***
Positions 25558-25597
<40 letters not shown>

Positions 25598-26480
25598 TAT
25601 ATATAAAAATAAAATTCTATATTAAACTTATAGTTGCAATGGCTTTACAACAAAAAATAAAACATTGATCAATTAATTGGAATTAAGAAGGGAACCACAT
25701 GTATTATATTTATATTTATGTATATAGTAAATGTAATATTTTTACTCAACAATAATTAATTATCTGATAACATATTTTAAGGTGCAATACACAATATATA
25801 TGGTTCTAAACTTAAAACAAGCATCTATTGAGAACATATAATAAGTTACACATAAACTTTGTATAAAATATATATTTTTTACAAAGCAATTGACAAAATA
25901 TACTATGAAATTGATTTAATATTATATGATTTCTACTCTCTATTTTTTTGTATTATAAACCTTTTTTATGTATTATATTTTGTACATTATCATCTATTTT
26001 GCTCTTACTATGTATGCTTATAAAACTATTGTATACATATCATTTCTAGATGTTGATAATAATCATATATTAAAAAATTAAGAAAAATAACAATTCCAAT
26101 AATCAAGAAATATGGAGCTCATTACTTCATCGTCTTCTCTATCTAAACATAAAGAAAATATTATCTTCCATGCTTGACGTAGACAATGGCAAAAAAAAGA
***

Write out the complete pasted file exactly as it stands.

Positions 25558-25597
<40 letters not shown>

Positions 25598-26480
25598 TAT
25601 ATATAAAAATAAAATTCTATATTAAACTTATAGTTGCAATGGCTTTACAACAAAAAATAAAACATTGATCAATTAATTGGAATTAAGAAGGGAACCACAT
25701 GTATTATATTTATATTTATGTATATAGTAAATGTAATATTTTTACTCAACAATAATTAATTATCTGATAACATATTTTAAGGTGCAATACACAATATATA
25801 TGGTTCTAAACTTAAAACAAGCATCTATTGAGAACATATAATAAGTTACACATAAACTTTGTATAAAATATATATTTTTTACAAAGCAATTGACAAAATA
25901 TACTATGAAATTGATTTAATATTATATGATTTCTACTCTCTATTTTTTTGTATTATAAACCTTTTTTATGTATTATATTTTGTACATTATCATCTATTTT
26001 GCTCTTACTATGTATGCTTATAAAACTATTGTATACATATCATTTCTAGATGTTGATAATAATCATATATTAAAAAATTAAGAAAAATAACAATTCCAAT
26101 AATCAAGAAATATGGAGCTCATTACTTCATCGTCTTCTCTATCTAAACATAAAGAAAATATTATCTTCCATGCTTGACGTAGACAATGGCAAAAAAAAGA